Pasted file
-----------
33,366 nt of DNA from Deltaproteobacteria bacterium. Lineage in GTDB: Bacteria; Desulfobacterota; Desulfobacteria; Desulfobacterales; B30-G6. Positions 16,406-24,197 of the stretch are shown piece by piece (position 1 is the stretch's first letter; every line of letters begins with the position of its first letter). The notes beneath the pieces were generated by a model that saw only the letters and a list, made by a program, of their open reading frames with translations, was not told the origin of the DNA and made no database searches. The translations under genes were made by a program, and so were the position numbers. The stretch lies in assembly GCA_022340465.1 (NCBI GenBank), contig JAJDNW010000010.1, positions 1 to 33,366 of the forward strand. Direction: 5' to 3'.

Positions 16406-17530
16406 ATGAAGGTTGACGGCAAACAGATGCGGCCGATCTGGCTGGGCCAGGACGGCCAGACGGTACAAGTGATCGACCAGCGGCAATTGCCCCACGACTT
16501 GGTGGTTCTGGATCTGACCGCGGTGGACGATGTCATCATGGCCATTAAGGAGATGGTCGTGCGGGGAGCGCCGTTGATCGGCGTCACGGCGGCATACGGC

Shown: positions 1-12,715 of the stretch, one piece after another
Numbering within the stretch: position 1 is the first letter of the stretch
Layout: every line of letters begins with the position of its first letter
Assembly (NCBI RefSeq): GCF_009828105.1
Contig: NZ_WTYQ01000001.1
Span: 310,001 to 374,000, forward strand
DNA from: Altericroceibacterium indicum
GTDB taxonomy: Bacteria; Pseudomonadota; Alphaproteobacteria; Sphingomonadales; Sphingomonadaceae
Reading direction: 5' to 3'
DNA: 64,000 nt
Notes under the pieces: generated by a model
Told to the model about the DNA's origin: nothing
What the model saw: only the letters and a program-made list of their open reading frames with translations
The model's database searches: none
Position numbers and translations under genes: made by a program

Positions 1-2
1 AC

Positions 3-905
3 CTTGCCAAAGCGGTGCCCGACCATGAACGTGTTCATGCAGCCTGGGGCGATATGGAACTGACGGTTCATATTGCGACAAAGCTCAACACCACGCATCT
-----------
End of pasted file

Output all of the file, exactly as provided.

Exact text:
33,366 nt of DNA from Deltaproteobacteria bacterium. Lineage in GTDB: Bacteria; Desulfobacterota; Desulfobacteria; Desulfobacterales; B30-G6. Positions 16,406-24,197 of the stretch are shown piece by piece (position 1 is the stretch's first letter; every line of letters begins with the position of its first letter). The notes beneath the pieces were generated by a model that saw only the letters and a list, made by a program, of their open reading frames with translations, was not told the origin of the DNA and made no database searches. The translations under genes were made by a program, and so were the position numbers. The stretch lies in assembly GCA_022340465.1 (NCBI GenBank), contig JAJDNW010000010.1, positions 1 to 33,366 of the forward strand. Direction: 5' to 3'.

Positions 16406-17530
16406 ATGAAGGTTGACGGCAAACAGATGCGGCCGATCTGGCTGGGCCAGGACGGCCAGACGGTACAAGTGATCGACCAGCGGCAATTGCCCCACGACTT
16501 GGTGGTTCTGGATCTGACCGCGGTGGACGATGTCATCATGGCCATTAAGGAGATGGTCGTGCGGGGAGCGCCGTTGATCGGCGTCACGGCGGCATACGGC

Shown: positions 1-12,715 of the stretch, one piece after another
Numbering within the stretch: position 1 is the first letter of the stretch
Layout: every line of letters begins with the position of its first letter
Assembly (NCBI RefSeq): GCF_009828105.1
Contig: NZ_WTYQ01000001.1
Span: 310,001 to 374,000, forward strand
DNA from: Altericroceibacterium indicum
GTDB taxonomy: Bacteria; Pseudomonadota; Alphaproteobacteria; Sphingomonadales; Sphingomonadaceae
Reading direction: 5' to 3'
DNA: 64,000 nt
Notes under the pieces: generated by a model
Told to the model about the DNA's origin: nothing
What the model saw: only the letters and a program-made list of their open reading frames with translations
The model's database searches: none
Position numbers and translations under genes: made by a program

Positions 1-2
1 AC

Positions 3-905
3 CTTGCCAAAGCGGTGCCCGACCATGAACGTGTTCATGCAGCCTGGGGCGATATGGAACTGACGGTTCATATTGCGACAAAGCTCAACACCACGCATCT